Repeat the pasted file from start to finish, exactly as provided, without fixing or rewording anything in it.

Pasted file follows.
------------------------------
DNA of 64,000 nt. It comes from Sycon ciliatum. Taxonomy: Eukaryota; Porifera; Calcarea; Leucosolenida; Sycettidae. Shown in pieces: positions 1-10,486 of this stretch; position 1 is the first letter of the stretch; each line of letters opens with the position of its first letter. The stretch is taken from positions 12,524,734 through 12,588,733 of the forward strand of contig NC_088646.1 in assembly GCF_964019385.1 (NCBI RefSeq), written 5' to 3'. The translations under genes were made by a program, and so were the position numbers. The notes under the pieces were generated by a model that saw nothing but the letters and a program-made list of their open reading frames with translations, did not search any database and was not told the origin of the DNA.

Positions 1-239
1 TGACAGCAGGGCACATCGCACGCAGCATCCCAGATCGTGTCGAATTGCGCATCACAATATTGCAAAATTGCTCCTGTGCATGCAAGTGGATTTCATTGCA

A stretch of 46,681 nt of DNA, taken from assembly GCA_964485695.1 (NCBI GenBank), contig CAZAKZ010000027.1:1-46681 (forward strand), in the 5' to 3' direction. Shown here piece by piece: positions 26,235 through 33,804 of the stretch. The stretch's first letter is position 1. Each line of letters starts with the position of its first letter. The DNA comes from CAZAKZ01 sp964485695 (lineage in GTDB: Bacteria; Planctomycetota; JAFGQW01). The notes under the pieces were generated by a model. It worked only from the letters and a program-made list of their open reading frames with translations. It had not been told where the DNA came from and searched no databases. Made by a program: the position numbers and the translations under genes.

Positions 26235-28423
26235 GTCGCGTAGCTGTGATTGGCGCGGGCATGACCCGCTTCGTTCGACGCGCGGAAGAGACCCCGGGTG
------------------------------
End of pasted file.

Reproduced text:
DNA of 64,000 nt. It comes from Sycon ciliatum. Taxonomy: Eukaryota; Porifera; Calcarea; Leucosolenida; Sycettidae. Shown in pieces: positions 1-10,486 of this stretch; position 1 is the first letter of the stretch; each line of letters opens with the position of its first letter. The stretch is taken from positions 12,524,734 through 12,588,733 of the forward strand of contig NC_088646.1 in assembly GCF_964019385.1 (NCBI RefSeq), written 5' to 3'. The translations under genes were made by a program, and so were the position numbers. The notes under the pieces were generated by a model that saw nothing but the letters and a program-made list of their open reading frames with translations, did not search any database and was not told the origin of the DNA.

Positions 1-239
1 TGACAGCAGGGCACATCGCACGCAGCATCCCAGATCGTGTCGAATTGCGCATCACAATATTGCAAAATTGCTCCTGTGCATGCAAGTGGATTTCATTGCA

A stretch of 46,681 nt of DNA, taken from assembly GCA_964485695.1 (NCBI GenBank), contig CAZAKZ010000027.1:1-46681 (forward strand), in the 5' to 3' direction. Shown here piece by piece: positions 26,235 through 33,804 of the stretch. The stretch's first letter is position 1. Each line of letters starts with the position of its first letter. The DNA comes from CAZAKZ01 sp964485695 (lineage in GTDB: Bacteria; Planctomycetota; JAFGQW01). The notes under the pieces were generated by a model. It worked only from the letters and a program-made list of their open reading frames with translations. It had not been told where the DNA came from and searched no databases. Made by a program: the position numbers and the translations under genes.

Positions 26235-28423
26235 GTCGCGTAGCTGTGATTGGCGCGGGCATGACCCGCTTCGTTCGACGCGCGGAAGAGACCCCGGGTG